Common sense, clean up needed with fireworks
Fireworks are such an ingrained tradition of the Fourth of July and so easily obtained that bans are futile. That does not make them a good thing.
They are inherently dangerous, environmentally harmful and a nuisance to those who aren't part of the fun. In short, they are clearly out of step in an age of product liability lawsuits, environmental awareness and anti-smoking bans. They are available only because of their long association with our most patriotic celebration.
This holiday season, we can safely predict the careless use of fireworks will cause injuries to children and destructive, perhaps fatal, fires.
It is a greater tragedy because all such events could be easily avoided should common sense measure recommended annually by the Kansas Fire Marshall be followed. Chief among those recommendations is that parents supervise their children's use of fireworks. It is a precaution that is widely ignored.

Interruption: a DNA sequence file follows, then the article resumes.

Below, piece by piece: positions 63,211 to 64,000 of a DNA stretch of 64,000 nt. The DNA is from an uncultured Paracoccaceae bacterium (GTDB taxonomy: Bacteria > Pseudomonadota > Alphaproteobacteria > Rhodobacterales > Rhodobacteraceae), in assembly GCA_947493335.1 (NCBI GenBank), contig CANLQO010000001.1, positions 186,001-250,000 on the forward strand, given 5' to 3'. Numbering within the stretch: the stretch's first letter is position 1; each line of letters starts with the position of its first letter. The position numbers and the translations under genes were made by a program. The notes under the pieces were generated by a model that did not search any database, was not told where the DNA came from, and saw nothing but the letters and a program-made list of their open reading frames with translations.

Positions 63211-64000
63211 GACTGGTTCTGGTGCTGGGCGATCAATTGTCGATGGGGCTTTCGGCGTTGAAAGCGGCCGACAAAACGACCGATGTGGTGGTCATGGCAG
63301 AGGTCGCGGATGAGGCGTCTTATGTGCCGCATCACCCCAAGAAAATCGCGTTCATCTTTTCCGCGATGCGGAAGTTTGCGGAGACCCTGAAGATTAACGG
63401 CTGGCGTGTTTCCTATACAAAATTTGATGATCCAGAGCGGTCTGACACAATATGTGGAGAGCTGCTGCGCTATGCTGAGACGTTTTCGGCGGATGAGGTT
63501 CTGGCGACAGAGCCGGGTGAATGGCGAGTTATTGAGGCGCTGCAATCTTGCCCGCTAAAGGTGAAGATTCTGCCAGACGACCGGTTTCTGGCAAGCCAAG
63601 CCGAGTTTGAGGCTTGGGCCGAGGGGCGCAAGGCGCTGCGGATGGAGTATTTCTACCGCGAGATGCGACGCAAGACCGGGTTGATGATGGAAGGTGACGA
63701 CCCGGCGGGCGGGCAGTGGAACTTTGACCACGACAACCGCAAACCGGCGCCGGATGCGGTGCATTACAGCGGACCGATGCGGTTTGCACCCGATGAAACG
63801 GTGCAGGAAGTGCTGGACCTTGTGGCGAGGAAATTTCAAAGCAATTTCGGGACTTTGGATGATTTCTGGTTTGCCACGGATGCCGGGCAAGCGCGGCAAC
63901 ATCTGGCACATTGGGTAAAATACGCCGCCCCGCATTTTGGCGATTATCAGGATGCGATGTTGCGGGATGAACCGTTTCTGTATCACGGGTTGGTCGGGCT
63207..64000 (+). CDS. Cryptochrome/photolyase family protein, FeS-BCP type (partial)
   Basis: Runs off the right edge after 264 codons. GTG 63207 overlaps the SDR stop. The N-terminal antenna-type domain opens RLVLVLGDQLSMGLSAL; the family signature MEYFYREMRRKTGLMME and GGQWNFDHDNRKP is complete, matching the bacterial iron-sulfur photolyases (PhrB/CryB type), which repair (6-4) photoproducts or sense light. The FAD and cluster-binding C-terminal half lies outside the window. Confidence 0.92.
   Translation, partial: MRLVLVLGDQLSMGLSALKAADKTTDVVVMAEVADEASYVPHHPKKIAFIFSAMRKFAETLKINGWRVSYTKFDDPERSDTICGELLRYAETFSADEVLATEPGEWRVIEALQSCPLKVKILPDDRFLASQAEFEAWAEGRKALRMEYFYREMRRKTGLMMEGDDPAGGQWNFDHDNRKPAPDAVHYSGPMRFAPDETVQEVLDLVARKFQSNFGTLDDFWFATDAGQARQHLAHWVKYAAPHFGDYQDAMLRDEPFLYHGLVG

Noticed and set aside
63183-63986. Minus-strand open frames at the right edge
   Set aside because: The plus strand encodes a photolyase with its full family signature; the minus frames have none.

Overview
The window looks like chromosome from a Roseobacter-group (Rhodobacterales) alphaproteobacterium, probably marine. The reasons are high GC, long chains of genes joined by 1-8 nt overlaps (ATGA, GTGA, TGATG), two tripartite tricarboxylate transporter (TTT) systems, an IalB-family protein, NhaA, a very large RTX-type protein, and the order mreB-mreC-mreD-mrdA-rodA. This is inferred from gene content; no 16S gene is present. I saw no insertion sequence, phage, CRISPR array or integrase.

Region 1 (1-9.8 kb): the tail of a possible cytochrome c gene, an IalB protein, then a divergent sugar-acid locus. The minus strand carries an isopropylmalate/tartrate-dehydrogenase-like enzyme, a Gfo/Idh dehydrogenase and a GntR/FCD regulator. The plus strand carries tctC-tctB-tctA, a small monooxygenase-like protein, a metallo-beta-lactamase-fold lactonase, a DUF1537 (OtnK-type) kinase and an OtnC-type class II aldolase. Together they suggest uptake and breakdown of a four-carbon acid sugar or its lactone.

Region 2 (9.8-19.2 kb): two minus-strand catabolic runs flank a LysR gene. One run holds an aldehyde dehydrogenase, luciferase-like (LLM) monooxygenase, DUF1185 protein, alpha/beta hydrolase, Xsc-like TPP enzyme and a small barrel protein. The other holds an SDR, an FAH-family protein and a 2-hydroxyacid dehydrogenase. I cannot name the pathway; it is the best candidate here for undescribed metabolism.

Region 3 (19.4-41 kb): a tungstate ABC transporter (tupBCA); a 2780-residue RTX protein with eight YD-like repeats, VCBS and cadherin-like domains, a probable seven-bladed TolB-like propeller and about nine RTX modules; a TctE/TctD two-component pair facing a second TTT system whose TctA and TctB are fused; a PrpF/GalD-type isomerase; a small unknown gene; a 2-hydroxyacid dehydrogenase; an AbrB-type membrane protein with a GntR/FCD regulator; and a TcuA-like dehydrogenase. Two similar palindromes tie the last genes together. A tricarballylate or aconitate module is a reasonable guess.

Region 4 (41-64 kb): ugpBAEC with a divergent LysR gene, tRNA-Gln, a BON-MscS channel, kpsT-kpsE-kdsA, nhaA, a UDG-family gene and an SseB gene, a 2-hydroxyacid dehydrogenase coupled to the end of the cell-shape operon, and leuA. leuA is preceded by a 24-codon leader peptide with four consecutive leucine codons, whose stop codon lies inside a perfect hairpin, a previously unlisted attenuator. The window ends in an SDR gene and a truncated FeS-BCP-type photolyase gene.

Fortunately, a wet June reduced the potential this year for fires. But once again common sense and supervision that would quickly put an end to "what would happen if" youthful experiments could avoid fires.
We would also note that city regulations prohibit the use of fireworks on public property. Because that includes streets and open parking lot, that prohibition too will be ignored. We would suggest, however, celebrants take the time clean up after themselves. Spent fireworks are just as unsightly as all other litter and filled with chemicals and heavy metals that gave their brief bloom so much color. The debris should be picked up to prevent it from leeching into the soil and groundwater.